Bury's (1982) argument that the onset of a chronic illness represents a biographical disruption has become paradigmatic in the sociology of illness studies. More recently Bury (1991, 1997) himself, Williams (2000) and other medical sociologists have argued that the notion of illness as biographical disruption needs re-examination. Following a phenomenological approach, in this paper the author draws on different narrative models (Labov and Waletzky 1967 and Ricoeur 1980) to analyze how patients orient to the onset of chronic illness as the complicating action. The data comprise eight narratives collected in South America: three correspond to patients with renal failure, and five to patients with HIV/AIDS disease. It is observed that in some cases, patients' complicating actions are rather oriented to experiences of poverty, drug addiction, and criminality that took place prior to their onset of their illnesses. These experiences, instead of the onset of their illnesses, occupy the place of the complicating action in these patients' narratives. The author discusses that in the studies of illness narratives, it is difficult to operate from a different paradigm, but argues that conflating the onset of chronic illness with a biographical disruption may confuse the episodic dimension of narrative with the configurational dimension. Copyright © Equinox Publishing Ltd.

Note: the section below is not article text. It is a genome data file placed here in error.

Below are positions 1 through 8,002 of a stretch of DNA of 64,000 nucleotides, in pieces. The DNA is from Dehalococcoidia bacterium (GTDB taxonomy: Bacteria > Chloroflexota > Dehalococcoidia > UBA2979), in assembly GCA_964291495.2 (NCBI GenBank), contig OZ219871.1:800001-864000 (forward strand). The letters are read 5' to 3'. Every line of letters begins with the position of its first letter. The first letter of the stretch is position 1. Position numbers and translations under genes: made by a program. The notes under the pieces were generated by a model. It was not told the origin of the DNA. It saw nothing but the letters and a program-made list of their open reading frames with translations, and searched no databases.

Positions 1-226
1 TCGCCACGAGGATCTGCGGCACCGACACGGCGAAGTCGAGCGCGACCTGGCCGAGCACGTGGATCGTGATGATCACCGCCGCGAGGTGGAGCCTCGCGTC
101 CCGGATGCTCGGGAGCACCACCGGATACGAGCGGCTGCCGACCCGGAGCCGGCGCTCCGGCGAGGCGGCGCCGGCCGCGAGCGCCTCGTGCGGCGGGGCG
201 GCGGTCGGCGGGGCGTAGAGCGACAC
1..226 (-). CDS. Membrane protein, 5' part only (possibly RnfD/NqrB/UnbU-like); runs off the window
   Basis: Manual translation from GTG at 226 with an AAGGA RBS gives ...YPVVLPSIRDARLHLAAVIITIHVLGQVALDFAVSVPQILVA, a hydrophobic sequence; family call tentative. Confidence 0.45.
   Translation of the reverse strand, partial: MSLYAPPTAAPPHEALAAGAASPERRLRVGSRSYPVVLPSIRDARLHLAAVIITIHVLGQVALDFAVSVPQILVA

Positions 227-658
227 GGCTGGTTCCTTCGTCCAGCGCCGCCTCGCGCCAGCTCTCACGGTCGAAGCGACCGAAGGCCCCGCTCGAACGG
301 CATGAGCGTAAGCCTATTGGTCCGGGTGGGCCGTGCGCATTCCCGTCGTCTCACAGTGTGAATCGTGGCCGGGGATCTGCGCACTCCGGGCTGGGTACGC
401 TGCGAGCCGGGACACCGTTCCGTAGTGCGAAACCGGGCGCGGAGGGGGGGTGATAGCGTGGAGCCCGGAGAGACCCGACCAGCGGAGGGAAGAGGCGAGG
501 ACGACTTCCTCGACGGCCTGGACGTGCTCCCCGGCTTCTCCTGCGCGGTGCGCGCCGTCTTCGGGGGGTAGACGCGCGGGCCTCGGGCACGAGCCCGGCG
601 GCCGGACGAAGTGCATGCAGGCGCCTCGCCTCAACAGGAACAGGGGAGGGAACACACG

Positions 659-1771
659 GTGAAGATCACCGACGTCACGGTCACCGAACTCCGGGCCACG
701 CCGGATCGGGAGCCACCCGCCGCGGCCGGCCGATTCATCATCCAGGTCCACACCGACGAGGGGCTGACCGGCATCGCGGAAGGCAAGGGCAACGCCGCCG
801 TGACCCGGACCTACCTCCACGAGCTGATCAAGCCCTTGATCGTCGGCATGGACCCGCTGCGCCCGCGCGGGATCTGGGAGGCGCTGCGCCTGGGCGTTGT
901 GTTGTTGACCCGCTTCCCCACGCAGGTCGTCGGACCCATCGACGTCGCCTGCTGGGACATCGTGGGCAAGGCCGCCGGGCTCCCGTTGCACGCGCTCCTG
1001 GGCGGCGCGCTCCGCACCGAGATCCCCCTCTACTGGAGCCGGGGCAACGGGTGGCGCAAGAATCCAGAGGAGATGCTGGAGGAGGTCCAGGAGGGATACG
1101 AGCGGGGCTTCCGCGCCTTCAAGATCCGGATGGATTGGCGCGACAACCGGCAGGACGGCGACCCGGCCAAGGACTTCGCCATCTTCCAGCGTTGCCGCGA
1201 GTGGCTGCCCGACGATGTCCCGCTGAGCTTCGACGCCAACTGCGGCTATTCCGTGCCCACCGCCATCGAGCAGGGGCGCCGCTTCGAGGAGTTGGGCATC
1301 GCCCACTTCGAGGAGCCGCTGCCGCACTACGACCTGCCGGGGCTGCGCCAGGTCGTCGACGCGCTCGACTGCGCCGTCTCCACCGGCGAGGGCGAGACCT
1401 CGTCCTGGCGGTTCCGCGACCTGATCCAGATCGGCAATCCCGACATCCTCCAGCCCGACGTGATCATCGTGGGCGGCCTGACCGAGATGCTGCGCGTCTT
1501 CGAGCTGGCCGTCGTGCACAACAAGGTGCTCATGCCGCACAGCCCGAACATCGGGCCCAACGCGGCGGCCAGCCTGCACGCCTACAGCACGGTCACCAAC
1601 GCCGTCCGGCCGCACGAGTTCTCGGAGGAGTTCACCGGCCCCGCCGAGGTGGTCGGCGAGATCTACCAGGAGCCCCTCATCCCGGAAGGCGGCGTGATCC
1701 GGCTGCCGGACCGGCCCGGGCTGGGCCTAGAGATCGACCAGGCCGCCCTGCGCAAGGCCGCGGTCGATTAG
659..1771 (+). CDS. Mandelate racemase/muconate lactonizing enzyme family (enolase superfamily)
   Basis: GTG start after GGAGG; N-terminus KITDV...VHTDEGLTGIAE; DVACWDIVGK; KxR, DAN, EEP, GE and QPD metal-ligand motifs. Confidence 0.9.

Najarian M.L.,Alvernia University | Chinni R.C.,Alvernia University
Journal of Chemical Education | Year: 2013

This laboratory is designed for physical chemistry students to gain experience using laser-induced breakdown spectroscopy (LIBS) in understanding plasma diagnostics. LIBS uses a high-powered laser that is focused on the sample causing a plasma to form. The emission of this plasma is then spectrally resolved and detected. Temperature and electron number density of the plasma can be determined from the characteristics of the spectrum. Temperature was calculated using the Boltzmann plot method, whereas electron density was determined from Stark broadening considerations. Students learned how to use the information provided by the LIBS spectrum to obtain plasma temperatures and electron densities for various samples. This experiment is appropriate for a physical chemistry course. © 2012 The American Chemical Society and Division of Chemical Education, Inc.